This article previously appeared on News@Northeastern. It was written by Peter Ramjug.
A pair of Northeastern students have created the university's first blockchain club to help educate people about the benefits and potential of the electronic database behind cryptocurrencies such as bitcoin and ether.
The Northeastern Blockchain Organization gets up and running in the fall of 2021 to share knowledge about blockchain technology's potential to expand beyond digital currencies into mortgages and other contracts, according to club founders David Hsu and Bennett Thompson.
“Blockchain is basically the Internet 2.0,” says Hsu. “If you want to see where the growth opportunities are for the next 10 to 20 years, it's going to be blockchain technology.”
In its simplest form, blockchain technology collects data—often algorithms—in groups, or blocks. When the blocks are filled, they are chained onto the previous block, forming a chain of data. All new information that follows the last block is compiled into a new block that will also be added to the chain once it is filled, and so on.
After a block has been added to the end of the blockchain, it is difficult to go back and alter the contents, making it a secure and anonymous way to conduct transactions. For example, Colonial Pipeline paid hackers a ransom in bitcoin after a cyberattack crippled gas delivery systems and led to long lines at filling stations in portions of the Southeastern United States.
Blockchain is increasingly capturing the attention of banks like JP Morgan and Wells Fargo, as well as venture capital firms, global money manager firms, and transnational companies. “If you look at IBM, Microsoft, Google, and a lot of the big venture capitalist firms, they all have dedicated crypto blockchain arms,” says Hsu, who is pursuing a graduate degree in computer science at Northeastern.
Hsu worked at Boston-based Wellington Management, a global financial services firm that has hired more software developers in the last three years than any other position, to write the code that powers blockchains.
“It's happening in all industries right now,” Hsu says. “Everybody is hiring software developers.”
With that demand in mind, Hsu and Thompson want to position the blockchain club as a clearinghouse to exchange ideas and allow fellow students to gain hands-on experience with the technology.
“David and I want to help educate people on blockchain and crypto and show them that this is a real technology that has the chance to change the world,” Thompson says. They also want to give students an outlet where they can roll up their sleeves and learn how to write code.
“Working on blockchain projects is a lot different than just watching YouTube videos,” he says.
Figuring out the inner workings of blockchain is what initially ignited Thompson's interest. After digital payments first captured his attention, he will be entering his second year in the fall to continue his computer science and business studies. Thompson is also involved with Disrupt, the university's financial technology collaborative, but he thinks blockchain will have a greater impact than fintech.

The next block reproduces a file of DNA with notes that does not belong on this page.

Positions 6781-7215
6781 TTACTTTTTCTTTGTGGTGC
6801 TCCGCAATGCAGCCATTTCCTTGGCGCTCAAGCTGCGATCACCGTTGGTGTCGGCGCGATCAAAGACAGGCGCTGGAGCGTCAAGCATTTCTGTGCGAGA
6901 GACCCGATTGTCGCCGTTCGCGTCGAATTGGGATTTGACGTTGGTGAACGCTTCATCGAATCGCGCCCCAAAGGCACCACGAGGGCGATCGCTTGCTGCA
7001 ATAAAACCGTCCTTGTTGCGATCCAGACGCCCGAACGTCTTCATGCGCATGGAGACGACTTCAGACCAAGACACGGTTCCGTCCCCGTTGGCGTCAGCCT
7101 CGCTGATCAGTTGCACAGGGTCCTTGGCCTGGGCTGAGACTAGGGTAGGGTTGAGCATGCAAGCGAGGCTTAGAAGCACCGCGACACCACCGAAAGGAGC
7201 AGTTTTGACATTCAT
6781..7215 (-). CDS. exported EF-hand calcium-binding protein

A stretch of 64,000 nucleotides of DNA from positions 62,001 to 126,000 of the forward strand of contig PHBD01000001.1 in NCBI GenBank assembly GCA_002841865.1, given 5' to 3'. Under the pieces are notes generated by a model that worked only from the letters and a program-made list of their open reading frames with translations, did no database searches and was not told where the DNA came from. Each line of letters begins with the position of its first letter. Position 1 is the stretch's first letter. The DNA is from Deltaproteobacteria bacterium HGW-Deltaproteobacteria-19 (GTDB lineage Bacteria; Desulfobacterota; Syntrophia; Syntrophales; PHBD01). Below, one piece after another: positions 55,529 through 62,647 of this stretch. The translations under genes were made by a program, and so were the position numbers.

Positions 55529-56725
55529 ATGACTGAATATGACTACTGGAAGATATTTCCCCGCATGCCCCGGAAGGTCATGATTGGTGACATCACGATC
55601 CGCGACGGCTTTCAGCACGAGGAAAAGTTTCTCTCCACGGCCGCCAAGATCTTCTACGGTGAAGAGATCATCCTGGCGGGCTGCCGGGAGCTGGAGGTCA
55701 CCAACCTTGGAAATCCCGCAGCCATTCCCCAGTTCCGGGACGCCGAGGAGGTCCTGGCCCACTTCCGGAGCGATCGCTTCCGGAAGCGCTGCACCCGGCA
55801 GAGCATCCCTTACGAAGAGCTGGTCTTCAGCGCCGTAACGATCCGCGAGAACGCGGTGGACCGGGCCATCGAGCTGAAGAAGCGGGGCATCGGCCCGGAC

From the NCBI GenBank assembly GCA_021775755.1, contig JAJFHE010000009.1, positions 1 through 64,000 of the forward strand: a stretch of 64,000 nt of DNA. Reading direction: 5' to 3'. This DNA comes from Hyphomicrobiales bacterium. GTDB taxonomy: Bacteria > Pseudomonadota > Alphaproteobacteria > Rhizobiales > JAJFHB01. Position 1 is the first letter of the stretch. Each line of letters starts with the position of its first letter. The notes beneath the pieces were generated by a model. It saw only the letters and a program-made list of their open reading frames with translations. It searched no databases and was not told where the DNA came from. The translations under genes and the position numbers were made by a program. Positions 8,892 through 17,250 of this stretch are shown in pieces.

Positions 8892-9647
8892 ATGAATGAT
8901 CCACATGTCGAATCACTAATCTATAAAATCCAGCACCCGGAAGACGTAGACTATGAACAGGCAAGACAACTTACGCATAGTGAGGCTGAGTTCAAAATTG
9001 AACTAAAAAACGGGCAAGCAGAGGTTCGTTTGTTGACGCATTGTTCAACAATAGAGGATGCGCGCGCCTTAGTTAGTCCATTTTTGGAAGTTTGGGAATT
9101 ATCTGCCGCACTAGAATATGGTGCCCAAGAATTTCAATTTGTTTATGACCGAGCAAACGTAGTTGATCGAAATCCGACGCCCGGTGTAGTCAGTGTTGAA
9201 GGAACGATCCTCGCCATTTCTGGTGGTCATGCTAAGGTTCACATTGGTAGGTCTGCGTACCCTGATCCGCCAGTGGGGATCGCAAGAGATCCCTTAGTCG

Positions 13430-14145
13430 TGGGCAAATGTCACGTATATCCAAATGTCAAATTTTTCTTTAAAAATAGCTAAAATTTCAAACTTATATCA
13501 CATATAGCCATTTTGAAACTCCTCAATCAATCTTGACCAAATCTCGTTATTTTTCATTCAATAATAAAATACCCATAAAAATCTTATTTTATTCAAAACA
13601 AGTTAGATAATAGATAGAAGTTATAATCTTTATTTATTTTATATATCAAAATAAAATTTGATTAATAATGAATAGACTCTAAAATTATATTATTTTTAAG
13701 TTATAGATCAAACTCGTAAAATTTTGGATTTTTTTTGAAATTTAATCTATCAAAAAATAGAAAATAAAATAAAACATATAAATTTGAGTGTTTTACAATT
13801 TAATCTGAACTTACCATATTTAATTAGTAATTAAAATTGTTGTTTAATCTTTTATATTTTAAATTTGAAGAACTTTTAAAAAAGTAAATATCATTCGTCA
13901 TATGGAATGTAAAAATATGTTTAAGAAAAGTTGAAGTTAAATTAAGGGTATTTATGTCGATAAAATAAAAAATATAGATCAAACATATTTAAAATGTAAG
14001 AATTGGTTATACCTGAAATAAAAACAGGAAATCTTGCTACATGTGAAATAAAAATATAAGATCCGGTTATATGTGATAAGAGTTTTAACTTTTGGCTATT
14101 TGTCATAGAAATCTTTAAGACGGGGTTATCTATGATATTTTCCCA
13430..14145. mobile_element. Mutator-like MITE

He saw its potential when a guest speaker from a Boston venture capital firm spoke at a Disrupt meeting a few months ago about blockchain's potential applications.
“We had a pretty big turnout, and students were asking ‘What is blockchain?' ‘What is crypto?' and so we knew even back then that there was growing interest in this space,” says Thompson, who invests in bitcoin, ether, helium, and other digital currencies. He says the blockchain club is taking a broader approach than just internet coins.
Programming will focus on education, including events such as outside speakers and a bi-weekly forum for people to chat about what's going on in the blockchain space.
There is also a hands-on component by which students can launch their own nodes, which form the infrastructure of a blockchain. Nodes are used by developers for building blockchain applications such as smart contracts, an agreement between two people in the form of computer code.
“Smart contracts on blockchains…is an enormous game changer that every company will use,” billionaire investor Mark Cuban, who owns the Dallas Mavericks professional basketball team, told the Wall Street Journal.
The blockchain club's plans call for the hiring of a technology director to guide students through workshops on smart contract-writing, Hsu says. There will also be a focus on the academic side of blockchain research, which will be led by a doctoral student, Lucianna Kiffer, and involve technical white papers and academic research. Faculty from Northeastern and other universities will likely be invited to talk about their research.
“That gives students the ability to understand the academic and technical underpinnings of blockchain but also have an opportunity for them to interact with professors,” Hsu says.
The group held its first informal meet-up event in late May to discuss collectible digital assets such as photos and video clips called nonfungible tokens, better known as NFTs. Twitter CEO Jack Dorsey sold his first tweet as an NFT for almost $3 million earlier this year.
Even as the cryptomarket is undergoing another round of volatility, Hsu and Thompson believe it is here to stay.
“Throughout history, money was always pegged to a hard asset,” Hsu says. “Now that we are moving into the digital age, I don't see why money couldn't be pegged to a digital asset.”